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How to Teach Online During a Global Pandemic

I wish this title was a joke, but it isn’t.

Sadly, with the growing concern over the coronavirus (COVID-19) pandemic, many schools and universities are being forced to move physical classes online. Fortunately, with some effort teachers and students can continue to work together even if they aren’t actually together.

I recently recorded a YouTube video and podcast episode on this topic where I give practical advice to teachers being faced with quickly transitioning their face-to-face classes to online courses. If you have questions or comments, let’s start a conversation in the discussion below this post or you can email me directly at jacob@theuncommonschool.com. Let’s work together to stay safe and do what’s best for our students.

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Elizabeth Warren Promises to Fund K12 Schools if She’s Elected. Can She Do That?

As I was scrolling through the articles on Vox.com, I found an interesting article by Ella Nilsen, entitled, “Elizabeth Warren marches with striking Chicago teachers, a day after releasing new K-12 education plan.” Naturally, my curiosity was peaked. You can read Nilsen’s article for yourself here.

Nilsen’s article is largely a summary of Elizabeth Warren’s plan to fund K12 education. Warren, who is currently running for president on the Democratic ticket, has big ideas, but as with all things, it’s important to understand the context of how federal funding works with K12 schools.

First and foremost, the United States Department of Education (USDoE) does not run public schools. They actually have very little control over how schools in the United States operate. That’s because public schools fall under the purview of the states. The majority of funding for public schools comes from states and local municipalities. As Nilsen explains, only a fraction of funding comes from the federal government.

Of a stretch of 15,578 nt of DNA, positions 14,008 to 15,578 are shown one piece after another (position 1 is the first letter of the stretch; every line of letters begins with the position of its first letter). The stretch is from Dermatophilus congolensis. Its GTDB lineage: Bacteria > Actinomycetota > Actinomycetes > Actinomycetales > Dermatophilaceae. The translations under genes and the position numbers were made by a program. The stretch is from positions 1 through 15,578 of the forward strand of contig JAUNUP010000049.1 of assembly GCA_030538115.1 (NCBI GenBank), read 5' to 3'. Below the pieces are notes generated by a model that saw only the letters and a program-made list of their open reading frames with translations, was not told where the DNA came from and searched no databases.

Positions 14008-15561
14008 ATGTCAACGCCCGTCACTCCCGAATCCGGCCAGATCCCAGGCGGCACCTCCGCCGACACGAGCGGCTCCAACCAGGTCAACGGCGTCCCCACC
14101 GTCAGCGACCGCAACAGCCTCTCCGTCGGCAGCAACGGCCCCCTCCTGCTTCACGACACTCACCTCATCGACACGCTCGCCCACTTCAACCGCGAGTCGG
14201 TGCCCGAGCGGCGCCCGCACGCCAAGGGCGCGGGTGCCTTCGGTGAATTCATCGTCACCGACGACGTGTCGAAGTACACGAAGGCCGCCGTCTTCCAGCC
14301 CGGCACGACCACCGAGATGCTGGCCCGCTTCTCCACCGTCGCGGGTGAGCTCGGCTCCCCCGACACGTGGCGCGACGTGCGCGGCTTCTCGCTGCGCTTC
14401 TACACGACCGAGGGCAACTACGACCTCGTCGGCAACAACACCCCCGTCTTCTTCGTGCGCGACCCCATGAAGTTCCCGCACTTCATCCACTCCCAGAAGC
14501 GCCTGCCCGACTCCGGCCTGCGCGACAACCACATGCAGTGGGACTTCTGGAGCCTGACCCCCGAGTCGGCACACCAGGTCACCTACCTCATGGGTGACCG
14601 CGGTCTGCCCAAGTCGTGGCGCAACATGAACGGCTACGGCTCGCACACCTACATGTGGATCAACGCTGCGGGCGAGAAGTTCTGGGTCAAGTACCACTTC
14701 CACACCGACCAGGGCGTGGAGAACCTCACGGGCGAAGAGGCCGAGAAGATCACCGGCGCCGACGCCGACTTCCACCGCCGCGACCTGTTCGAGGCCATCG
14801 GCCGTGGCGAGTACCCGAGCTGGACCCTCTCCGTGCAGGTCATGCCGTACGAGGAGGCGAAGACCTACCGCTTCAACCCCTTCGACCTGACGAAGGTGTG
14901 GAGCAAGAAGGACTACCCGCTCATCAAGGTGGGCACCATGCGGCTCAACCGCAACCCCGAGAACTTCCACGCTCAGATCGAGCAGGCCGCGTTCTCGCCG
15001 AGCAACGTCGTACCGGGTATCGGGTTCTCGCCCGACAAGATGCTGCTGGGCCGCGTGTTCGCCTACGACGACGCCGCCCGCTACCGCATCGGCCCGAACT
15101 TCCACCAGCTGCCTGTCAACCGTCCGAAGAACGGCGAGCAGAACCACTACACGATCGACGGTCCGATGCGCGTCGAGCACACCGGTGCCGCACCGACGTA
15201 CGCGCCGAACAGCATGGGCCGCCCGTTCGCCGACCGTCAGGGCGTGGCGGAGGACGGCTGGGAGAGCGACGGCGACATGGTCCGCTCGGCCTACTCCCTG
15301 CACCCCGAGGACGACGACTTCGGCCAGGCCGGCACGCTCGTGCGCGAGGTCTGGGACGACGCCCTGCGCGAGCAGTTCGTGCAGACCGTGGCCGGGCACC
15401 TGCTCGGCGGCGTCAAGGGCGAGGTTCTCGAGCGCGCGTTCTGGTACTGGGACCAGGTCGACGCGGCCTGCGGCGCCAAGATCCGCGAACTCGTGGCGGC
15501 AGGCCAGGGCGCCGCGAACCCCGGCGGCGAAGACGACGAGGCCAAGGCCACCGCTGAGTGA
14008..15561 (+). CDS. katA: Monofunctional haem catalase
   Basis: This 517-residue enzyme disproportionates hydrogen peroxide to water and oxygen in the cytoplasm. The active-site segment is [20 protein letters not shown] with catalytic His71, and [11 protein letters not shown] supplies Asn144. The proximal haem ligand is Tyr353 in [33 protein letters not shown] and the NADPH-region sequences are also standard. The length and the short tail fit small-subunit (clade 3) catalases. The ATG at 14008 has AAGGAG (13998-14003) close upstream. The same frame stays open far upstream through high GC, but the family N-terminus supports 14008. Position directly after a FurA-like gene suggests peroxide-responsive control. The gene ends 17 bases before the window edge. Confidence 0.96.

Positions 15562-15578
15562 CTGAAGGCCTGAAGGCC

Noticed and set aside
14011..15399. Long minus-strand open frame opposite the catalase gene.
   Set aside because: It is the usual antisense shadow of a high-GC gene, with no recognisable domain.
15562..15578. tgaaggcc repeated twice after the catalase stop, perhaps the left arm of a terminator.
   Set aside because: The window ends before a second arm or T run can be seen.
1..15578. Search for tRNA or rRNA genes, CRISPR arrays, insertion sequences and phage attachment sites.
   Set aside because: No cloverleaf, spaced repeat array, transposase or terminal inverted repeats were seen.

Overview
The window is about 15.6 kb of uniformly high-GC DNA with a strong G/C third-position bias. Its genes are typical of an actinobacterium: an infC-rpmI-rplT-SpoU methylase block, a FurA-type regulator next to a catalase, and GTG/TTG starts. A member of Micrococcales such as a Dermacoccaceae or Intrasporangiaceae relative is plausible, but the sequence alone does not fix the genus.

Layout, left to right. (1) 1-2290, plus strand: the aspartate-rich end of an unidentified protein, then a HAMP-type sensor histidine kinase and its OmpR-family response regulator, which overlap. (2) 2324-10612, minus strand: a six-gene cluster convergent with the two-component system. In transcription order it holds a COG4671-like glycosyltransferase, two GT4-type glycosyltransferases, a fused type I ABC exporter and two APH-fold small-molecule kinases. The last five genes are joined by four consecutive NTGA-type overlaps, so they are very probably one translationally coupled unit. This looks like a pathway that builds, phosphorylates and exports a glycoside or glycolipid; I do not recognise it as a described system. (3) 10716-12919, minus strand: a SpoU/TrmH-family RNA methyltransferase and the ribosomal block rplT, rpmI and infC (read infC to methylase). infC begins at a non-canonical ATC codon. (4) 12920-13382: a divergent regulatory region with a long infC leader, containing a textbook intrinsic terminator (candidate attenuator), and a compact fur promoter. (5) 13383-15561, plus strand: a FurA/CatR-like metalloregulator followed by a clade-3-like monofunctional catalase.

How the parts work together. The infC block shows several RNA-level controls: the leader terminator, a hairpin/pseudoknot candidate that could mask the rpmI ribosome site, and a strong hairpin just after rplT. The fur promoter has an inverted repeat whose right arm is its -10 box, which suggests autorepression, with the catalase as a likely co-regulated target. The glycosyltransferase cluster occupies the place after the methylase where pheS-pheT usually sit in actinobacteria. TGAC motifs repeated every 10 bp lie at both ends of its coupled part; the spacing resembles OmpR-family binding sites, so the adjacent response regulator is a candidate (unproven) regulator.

The USDoE may not control schools, but they can influence how they operate by granting (or not granting) money to schools. For K12 schools that are underfunded, this becomes a very motivating carrot to chase. Title 1 and other important funding comes from the USDoE. That’s where Warren wants to support schools.

Can she even do that? Yes, absolutely. The USDoE falls under the Executive Branch, which, if Warren was elected, she would run. She would still need to work with Congress to ensure the USDoE has enough funding for her proposal. Assuming they agree, she would be able to direct the Secretary of Education to grant funds accordingly. For more details on Warren’s plan, you can check out Nilsen’s article.

So, as K12 teachers, how should we feel about this? First and foremost, it’s great that we have presidential candidates interested in education. If you like her politics, even better. If you don’t, that’s fine too. Here at The Uncommon School, we’re not in the business of telling you who or what to vote for. We just want to make sure you are informed. That being said, if you like articles like this, please let us know and we’ll be glad to continue bringing them to you. Until then, thanks for stopping by. We’ll see you soon.

Dr. Jacob Lauritzen is a high school and college English teacher in southeastern Arizona. He is also the founder of The Uncommon School and he runs the some-what popular YouTube channel, Read, Write, and Cite.